As of 2013, there were an estimated 44.4 million people with dementia worldwide.
This number will increase to an estimated 75.6 million in 2030, and 135.5 million in 2050. There are currently 800,000 people with dementia in the UK. There are over 17,000 younger people with dementia in the UK. There are over 25,000 people with dementia from black and minority ethnic groups in the UK. It is thought that there will be over a million people with dementia by 2021.
People are living longer. While this is good news, an ageing population also presents a number of serious challenges for the health and social care system. Both the proportion and absolute numbers of older people are expected to grow markedly in the coming decades. The greatest growth is expected in the number of people aged 85 or older – the most intensive users of health and social care.
It’s likely that we will be able to test for genetic risk factors for the dementias with much greater certainty in the decades ahead, due to advances in technology. This will be, most likely, a particularly powerful tool in those families where dementia appears to affect a number of generations.
Alzheimer’s disease is the most common form of dementia and, of all the main types of dementia, the genetics of Alzheimer’s is the best understood.
We can currently, perhaps, consider the disease to have two forms: the rare early onset Alzheimer’s disease, where first symptoms appear before the age of 65; and the much more common late onset Alzheimer’s disease, where typically the first symptoms develop after this age. These two types of Alzheimer’s disease generally have different patterns of genetic inheritance.
Vascular dementia is the second most common form of dementia. There are no established direct genetic causes for the more common forms of vascular dementia, but researchers are looking for risk genes for the disease. The most recent findings suggest that APOE ε4 is a risk factor for vascular dementia, but with weaker effects than for Alzheimer’s disease. There are also known genes that contribute to some of the underlying risk factors for vascular dementia, such as high cholesterol levels, high blood pressure and diabetes.
Frontotemporal dementia (FTD) often runs in families: about one third of people with it have a family history. In 10–15 per cent of all people, FTD is inherited as a mutation in a single gene, most notably in the genes for the proteins tau and progranulin.
The architects of the NHS recognised that equity in health care could only be achieved by sharing the risks and costs of care across the whole of society from rich to poor and from healthy to sick. It is well established that poverty and ill health are closely associated. Risk sharing means that those with the highest needs must not be penalised for being both sick and poor.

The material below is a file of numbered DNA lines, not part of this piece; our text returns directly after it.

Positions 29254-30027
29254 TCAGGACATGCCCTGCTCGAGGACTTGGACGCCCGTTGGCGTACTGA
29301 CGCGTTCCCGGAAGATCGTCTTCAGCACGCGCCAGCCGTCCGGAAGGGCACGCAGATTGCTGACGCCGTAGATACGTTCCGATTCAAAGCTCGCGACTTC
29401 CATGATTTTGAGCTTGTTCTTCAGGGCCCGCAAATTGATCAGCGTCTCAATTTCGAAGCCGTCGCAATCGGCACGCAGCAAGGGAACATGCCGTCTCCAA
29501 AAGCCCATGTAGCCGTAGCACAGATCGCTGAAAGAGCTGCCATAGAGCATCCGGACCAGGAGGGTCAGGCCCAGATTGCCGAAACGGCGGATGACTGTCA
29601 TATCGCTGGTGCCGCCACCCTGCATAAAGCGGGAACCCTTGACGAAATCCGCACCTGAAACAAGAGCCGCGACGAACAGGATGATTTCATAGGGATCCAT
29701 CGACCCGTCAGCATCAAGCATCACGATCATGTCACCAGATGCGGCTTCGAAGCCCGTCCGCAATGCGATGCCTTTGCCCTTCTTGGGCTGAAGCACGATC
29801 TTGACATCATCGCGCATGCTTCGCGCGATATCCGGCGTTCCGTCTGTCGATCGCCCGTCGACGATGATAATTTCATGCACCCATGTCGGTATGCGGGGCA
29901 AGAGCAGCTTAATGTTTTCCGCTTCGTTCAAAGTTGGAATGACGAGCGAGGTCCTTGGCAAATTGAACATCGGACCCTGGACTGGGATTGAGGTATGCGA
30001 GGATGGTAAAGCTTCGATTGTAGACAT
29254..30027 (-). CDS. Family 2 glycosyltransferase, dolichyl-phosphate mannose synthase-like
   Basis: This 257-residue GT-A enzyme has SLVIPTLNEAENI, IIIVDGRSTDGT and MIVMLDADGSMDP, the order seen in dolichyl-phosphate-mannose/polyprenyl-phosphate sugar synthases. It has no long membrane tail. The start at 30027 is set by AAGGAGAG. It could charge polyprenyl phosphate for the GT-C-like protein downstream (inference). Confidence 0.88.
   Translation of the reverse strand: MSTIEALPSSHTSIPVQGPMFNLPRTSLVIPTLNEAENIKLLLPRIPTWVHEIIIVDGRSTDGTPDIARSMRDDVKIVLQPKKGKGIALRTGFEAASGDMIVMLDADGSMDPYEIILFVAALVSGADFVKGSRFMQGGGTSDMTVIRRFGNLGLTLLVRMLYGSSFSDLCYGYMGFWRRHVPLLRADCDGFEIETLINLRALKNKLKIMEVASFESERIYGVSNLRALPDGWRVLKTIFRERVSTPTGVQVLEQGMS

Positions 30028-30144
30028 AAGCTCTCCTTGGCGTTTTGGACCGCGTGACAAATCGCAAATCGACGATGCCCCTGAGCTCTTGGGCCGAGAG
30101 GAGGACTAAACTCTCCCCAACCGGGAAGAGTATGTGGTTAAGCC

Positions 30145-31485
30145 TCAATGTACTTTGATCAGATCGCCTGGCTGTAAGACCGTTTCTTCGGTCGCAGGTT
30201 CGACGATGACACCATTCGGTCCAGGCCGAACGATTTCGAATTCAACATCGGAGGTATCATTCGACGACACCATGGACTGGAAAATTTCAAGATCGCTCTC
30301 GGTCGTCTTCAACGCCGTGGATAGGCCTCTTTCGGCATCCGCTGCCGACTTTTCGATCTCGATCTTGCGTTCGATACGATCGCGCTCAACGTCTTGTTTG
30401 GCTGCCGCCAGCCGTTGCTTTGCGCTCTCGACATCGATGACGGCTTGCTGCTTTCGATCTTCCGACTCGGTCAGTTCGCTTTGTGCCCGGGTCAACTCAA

It was for this reason the architects of the NHS embedded solidarity and collective provision into the structures for the funding and delivery of care. The Health and Social Care Act (2012), on the other hand, put some competition jet engines on the NHS so that it could be easily worked up as a privatised market.
In the April 2002 budget, the then Chancellor Gordon Brown had reaffirmed the UK commitment to central taxation as being the most progressive and efficient way of risk pooling in the NHS. It allowed those with the greatest health and wealth to share the benefits of their good fortune with those who are not so fortunate. Importantly, it removes the stigma of charity by making health care an entitlement to which we all contribute.
But there has a growing lobby in support of funding alternatives.
The Adam Smith Institute have in the past proposed a switch to insurance funding and along with the private sector have lobbied for private insurance. The argument is that alternatives would leave more resources for those with greatest need within the NHS or would increase efficiency. But the consequence of the alternatives is market-oriented health care – decreased access, reduced quality and increased cost.
In contrast to universal public services, which consolidate and strengthen the risk pool through integration, markets work by dividing the population into winners and losers. Genetic make-up can in the future be used to determine who the likely winners and losers might be, when it comes to the risk of developing a dementia.
Of course, dementias are governed by an interplay of genetic and environmental factors, so it’s not altogether clear-cut. But as research develops, these answers might become a lot clearer.
Profit is maximised where providers can pick the winners and reject the losers. In health this means selecting the profitable patients and the profitable services.
A possible alternative, if you’re not going to entertain the free at the point of need system, embraces ‘co-payments’ or ‘top-up payments’. In a survey reported by the Patients’ Association as “NHS Co-Payments: How popular are they among healthcare users?”, 1018 people replied.
Clear support for the principle of free at the point of use with 89.9% saying that they thought the principle of an NHS free at the point of use was a good one. However, support for the principle of ‘ free at the point of use’ falls to 69% when respondents are asked to take into consideration economic factors when considering the issue of co-payments.
Even in ‘whole person care’, if NHS and social care budgets get merged, it may not be so obvious how much the State is actually providing, particularly if the system allows the provision of ‘co-payments’. So, if the ‘universal, free at the point of need’ principle gets eroded by the introduction of co-payments, even if no political party is ultimately brave enough to go for private insurance provision, it could still be costly for an individual who develops a dementia.
To coin a phrase by Harold Macmillan, you may never have had it so good.